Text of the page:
Though many new films have opened in the last few weeks I found myself bed-bound with a virus that seems to have made the rounds in San Diego over the last few months, and with a few DVDs.
Neither one has anything to do with the other, but they did happen to jump out at me and since I hadn’t seen either in some time, I felt they were perfect for my days in bed while recuperating.
I am speaking of “Tootsie” starring Dustin Hoffman, and the Walt Disney’s classic, though now out of print, “Song Of The South.”
I hadn’t seen “Tootsie” in many years and this new 25th Anniversary DVD boasted deleted scenes and interviews with the cast. All of which are worth the price of the DVD.
Dustin Hoffman, Teri Garr, the late Sydney Pollack, Jessica Lange and scores of others speak on how the film came to be and how dedicated all were in seeing that happen.
“Tootsie” is the story of an out of work actor/acting teacher Michael Dorsey, played with passion and determination by Dustin Hoffman.
His best friend played, by Teri Garr, has an audition for a soap opera and needs his help preparing for it. Through a series of circumstances she doesn’t get the job, but he does.
To tell you what happens here would only spoil the surprise if you have never seen the movie. For those of you who have seen it, do yourself a favor and watch it again.
The cast across the board is amazing and hilarious.
Bill Murray, uncredited and mostly improvised, plays Michael’s roommate Jeff.
Jessica Lange plays Julie, the lost actress who grows through her friendship with Michael.
Dabney Coleman, Charles Durning, Geena Davis and lastly but certainly not least, Sydney Pollack, who plays Michael’s agent and confidant, round out the cast.
This film was nominated for a few well-deserved Oscars, and 25 years later will still make you laugh out loud.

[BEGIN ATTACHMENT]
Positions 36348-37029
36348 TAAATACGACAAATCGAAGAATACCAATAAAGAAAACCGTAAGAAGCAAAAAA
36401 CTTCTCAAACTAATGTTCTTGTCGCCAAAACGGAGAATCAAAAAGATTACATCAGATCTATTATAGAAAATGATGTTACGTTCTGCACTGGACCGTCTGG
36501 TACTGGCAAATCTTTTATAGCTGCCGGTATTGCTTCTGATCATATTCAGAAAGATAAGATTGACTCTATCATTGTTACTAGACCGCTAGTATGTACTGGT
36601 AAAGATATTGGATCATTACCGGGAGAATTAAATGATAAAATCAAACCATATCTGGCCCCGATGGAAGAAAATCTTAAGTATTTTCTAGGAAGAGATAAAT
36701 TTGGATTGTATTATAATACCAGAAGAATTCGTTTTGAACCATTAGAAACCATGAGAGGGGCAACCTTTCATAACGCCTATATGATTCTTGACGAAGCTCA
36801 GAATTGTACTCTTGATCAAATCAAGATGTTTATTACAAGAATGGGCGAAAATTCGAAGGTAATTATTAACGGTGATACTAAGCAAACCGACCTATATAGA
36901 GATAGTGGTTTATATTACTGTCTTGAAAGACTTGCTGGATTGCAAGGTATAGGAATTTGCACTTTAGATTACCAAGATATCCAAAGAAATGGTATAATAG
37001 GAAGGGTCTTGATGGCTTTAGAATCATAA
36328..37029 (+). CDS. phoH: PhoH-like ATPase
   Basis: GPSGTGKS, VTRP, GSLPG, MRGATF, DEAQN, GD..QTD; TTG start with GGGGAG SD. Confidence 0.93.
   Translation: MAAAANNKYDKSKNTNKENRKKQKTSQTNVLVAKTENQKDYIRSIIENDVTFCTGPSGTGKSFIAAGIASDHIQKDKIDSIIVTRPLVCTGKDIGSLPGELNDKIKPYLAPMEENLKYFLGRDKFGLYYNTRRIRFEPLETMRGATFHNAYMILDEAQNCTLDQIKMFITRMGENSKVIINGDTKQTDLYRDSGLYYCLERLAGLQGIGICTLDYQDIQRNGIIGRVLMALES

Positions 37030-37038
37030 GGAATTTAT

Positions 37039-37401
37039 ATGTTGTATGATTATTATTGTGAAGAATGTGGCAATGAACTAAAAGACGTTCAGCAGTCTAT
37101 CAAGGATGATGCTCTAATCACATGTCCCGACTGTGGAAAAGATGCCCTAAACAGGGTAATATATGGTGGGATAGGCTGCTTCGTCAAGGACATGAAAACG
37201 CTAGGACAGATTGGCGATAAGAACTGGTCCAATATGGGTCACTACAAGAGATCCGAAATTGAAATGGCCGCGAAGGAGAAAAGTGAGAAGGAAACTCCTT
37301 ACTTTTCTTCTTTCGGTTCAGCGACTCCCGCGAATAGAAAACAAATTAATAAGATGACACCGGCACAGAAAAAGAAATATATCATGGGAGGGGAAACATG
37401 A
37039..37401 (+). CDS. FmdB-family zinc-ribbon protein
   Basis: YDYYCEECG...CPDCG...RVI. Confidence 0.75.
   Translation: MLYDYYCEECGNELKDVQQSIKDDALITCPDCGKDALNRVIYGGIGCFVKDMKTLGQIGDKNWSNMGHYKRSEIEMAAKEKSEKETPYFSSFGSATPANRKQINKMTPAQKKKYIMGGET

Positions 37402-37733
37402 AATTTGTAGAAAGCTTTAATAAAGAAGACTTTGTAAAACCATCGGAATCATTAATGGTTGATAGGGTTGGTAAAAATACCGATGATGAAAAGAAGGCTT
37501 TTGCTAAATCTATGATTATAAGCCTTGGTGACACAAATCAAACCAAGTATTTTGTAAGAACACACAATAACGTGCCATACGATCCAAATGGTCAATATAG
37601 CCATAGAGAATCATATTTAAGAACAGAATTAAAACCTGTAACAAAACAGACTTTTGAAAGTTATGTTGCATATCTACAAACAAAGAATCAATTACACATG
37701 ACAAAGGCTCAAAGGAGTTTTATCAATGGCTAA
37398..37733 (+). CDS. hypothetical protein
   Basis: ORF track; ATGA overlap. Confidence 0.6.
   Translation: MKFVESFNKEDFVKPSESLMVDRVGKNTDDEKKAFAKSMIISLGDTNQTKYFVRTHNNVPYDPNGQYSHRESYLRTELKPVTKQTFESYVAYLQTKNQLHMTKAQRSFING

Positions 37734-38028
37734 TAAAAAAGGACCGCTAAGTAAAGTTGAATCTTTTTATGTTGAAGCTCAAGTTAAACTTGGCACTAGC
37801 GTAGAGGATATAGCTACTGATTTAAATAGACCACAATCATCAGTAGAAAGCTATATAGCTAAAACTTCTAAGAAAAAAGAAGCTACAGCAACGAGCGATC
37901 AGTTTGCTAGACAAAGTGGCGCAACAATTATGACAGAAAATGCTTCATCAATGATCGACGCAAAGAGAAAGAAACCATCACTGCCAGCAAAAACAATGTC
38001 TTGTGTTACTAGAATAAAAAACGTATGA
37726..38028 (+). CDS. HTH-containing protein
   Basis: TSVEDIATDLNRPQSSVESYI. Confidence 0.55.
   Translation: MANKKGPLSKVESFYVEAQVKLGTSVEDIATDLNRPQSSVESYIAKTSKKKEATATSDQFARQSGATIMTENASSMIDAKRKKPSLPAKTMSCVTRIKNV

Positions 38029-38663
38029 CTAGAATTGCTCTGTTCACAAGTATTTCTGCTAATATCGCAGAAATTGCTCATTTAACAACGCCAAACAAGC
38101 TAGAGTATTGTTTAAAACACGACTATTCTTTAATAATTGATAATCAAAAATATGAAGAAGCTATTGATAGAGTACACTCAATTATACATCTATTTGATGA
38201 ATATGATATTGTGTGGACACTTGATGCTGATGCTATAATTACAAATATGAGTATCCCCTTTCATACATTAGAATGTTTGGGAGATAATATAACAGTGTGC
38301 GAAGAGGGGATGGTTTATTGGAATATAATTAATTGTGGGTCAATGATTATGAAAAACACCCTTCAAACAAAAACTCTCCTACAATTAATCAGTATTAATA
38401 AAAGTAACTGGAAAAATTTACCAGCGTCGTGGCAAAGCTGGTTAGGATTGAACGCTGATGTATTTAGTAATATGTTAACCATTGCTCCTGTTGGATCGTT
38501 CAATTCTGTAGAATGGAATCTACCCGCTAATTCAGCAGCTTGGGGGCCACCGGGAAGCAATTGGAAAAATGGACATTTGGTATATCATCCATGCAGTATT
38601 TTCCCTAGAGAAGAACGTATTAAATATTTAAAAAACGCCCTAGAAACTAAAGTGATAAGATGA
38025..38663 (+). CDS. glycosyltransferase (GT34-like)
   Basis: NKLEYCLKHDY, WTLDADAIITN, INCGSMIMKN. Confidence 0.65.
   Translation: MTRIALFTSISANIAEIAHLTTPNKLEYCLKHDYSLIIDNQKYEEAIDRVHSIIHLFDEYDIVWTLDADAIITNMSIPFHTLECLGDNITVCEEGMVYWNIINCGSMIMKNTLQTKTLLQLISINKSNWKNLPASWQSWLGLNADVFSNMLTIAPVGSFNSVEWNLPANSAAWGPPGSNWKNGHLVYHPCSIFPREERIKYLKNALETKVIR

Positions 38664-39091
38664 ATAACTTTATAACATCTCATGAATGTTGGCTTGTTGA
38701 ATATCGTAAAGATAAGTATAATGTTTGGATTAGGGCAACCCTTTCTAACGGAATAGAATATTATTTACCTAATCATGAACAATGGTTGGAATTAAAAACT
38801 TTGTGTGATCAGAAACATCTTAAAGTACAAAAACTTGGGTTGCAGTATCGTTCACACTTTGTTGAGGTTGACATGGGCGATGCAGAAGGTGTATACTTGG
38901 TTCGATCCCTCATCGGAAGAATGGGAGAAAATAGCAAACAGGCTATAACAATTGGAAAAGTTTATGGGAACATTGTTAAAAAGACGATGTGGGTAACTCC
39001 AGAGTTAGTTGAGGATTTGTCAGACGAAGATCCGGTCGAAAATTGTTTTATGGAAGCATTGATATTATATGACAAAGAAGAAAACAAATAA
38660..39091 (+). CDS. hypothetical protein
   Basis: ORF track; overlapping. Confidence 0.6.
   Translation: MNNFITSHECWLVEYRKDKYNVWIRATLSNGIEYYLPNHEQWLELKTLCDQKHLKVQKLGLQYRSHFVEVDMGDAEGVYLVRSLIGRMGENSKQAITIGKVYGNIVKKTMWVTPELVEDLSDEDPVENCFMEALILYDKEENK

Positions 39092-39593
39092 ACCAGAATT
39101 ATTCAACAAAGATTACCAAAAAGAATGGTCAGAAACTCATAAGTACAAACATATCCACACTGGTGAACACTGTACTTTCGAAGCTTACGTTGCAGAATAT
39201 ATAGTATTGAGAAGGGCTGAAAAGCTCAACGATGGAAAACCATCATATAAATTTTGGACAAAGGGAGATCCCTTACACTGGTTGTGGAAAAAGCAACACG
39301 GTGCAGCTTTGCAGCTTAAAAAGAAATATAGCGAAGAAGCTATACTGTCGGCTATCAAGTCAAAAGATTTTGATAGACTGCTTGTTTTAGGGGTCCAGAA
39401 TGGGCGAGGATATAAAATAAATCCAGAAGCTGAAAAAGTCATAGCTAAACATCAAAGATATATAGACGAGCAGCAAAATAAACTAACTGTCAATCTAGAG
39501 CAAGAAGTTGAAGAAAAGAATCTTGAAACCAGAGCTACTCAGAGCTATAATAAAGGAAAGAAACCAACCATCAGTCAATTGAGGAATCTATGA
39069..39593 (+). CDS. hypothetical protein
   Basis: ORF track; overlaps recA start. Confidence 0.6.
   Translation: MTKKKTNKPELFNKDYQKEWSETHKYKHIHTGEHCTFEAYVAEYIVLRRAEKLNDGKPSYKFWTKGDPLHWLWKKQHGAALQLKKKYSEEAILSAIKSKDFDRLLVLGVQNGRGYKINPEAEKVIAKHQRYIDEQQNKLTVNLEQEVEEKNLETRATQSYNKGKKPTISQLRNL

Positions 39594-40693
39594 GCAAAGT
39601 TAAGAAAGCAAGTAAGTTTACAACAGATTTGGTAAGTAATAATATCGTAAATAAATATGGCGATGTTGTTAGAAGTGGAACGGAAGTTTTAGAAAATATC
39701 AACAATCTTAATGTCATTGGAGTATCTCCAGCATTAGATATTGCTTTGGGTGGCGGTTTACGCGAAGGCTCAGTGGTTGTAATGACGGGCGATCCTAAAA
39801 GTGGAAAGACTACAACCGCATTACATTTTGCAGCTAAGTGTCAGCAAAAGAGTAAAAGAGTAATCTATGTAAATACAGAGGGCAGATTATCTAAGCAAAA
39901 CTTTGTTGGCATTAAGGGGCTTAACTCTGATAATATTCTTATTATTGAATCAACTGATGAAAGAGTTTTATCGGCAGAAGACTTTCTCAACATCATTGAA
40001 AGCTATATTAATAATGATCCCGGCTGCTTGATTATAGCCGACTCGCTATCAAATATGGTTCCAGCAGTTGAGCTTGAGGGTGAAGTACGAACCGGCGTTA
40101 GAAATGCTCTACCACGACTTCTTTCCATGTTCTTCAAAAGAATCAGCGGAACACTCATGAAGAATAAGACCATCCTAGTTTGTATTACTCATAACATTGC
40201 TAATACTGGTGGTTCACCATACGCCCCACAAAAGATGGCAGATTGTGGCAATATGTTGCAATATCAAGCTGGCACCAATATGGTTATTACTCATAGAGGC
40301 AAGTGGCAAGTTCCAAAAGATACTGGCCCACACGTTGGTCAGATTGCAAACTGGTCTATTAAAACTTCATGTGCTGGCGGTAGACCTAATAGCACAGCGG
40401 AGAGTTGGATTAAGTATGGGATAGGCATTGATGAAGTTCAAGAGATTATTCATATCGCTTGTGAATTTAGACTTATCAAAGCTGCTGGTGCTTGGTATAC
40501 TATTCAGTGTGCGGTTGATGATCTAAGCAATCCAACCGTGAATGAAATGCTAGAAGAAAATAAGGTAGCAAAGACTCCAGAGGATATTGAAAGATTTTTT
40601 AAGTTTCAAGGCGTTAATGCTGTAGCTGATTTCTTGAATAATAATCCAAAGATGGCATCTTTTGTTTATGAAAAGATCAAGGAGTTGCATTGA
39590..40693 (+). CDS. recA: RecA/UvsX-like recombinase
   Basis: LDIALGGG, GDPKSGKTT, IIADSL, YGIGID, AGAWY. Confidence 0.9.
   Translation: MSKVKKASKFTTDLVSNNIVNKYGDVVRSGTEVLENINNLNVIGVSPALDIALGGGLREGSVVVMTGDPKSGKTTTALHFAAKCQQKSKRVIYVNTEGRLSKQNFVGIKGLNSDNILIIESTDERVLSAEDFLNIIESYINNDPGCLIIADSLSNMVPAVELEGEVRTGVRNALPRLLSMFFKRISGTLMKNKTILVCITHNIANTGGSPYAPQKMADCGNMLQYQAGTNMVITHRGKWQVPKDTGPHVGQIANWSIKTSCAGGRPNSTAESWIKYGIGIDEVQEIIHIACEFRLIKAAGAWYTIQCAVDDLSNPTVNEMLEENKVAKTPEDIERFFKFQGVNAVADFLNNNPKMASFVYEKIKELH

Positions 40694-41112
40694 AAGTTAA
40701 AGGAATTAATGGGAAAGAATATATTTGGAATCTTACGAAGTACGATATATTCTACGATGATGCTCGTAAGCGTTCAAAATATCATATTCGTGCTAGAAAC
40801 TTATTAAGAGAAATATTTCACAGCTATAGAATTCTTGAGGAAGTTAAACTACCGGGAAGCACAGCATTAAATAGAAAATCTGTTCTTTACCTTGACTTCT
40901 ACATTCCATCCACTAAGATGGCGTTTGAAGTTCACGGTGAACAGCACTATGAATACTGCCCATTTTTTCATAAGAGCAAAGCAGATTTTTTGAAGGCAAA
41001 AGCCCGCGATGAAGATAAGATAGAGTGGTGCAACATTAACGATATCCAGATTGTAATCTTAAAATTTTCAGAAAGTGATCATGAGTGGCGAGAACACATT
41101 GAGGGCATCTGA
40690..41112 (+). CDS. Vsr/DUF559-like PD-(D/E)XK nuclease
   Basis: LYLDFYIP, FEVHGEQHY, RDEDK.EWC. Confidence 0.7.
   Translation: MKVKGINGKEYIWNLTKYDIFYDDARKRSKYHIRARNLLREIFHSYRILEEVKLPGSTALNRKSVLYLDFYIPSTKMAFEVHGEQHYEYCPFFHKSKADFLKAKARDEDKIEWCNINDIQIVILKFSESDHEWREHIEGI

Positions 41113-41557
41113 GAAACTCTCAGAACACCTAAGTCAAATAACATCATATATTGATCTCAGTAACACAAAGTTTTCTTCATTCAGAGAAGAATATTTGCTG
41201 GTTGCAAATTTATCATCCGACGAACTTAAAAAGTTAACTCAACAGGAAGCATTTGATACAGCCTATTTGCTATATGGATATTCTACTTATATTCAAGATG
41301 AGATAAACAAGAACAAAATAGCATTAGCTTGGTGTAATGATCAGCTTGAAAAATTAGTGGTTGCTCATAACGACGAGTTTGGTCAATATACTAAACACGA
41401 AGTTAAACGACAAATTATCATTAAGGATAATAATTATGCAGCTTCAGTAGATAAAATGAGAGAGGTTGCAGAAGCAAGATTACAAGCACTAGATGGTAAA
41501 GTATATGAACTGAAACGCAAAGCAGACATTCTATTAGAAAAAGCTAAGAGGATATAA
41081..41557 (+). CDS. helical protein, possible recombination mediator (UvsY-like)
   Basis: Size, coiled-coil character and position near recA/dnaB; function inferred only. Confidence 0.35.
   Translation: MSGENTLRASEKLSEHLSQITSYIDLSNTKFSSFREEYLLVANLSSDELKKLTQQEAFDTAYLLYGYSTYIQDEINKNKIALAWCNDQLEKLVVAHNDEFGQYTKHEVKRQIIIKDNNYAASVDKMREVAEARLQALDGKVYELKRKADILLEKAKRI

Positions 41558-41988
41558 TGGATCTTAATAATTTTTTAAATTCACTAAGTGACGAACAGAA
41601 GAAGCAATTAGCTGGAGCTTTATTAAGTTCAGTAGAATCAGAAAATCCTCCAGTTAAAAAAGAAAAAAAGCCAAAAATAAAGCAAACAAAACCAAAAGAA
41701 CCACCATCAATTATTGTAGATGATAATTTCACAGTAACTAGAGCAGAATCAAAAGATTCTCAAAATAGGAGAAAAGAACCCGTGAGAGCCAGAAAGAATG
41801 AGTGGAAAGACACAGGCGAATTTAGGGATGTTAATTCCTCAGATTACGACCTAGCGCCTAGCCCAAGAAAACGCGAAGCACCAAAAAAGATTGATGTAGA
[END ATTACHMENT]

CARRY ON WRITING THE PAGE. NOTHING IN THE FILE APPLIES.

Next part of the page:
I highly recommend it.
Now, as for Disney’s “Song Of The South,” of course we have all heard of the famous song “Zippity Doo Dah,” which is from this movie.
The film has many wonderful songs and the story itself is taken from the collected stories of Uncle Remus.
These stories are about the fictional characters Brier Rabbit, Brier Fox, Brier Bear, and their travails.
The film is set during the Civil War in the south. A time when slavery did exist, though in the film the particular plantation where the story takes place seems to have much respect and genuine concern for their slaves.
The film tells the story of a young child who, along with his mother, is sent to his grandmother’s house while his father goes back home to work. Deeply saddened when his father leaves, the child is befriended by Uncle Remus, an older black gentleman who tells tales of Brier Rabbit, Fox and Bear, and their antics.
His mother becomes concerned when she realizes that some of the stories Uncle Remus is telling might be teaching her son to deal with life in a way she feels may be too soon for him and forbids Uncle Remus to tell him any more.
As with most Disney films all definitely ends well.
“Song Of The South” is a wonderful story of friendship, tolerance, love and understanding.
Though out of print, you can obtain it online. Apparently, the subject matter is something Disney feels is not appropriate and has pulled the film from any further re-releasing, which is a shame because it is one of the first films to use both cartoon and live action and is quite good; highly recommended and appropriate for all ages.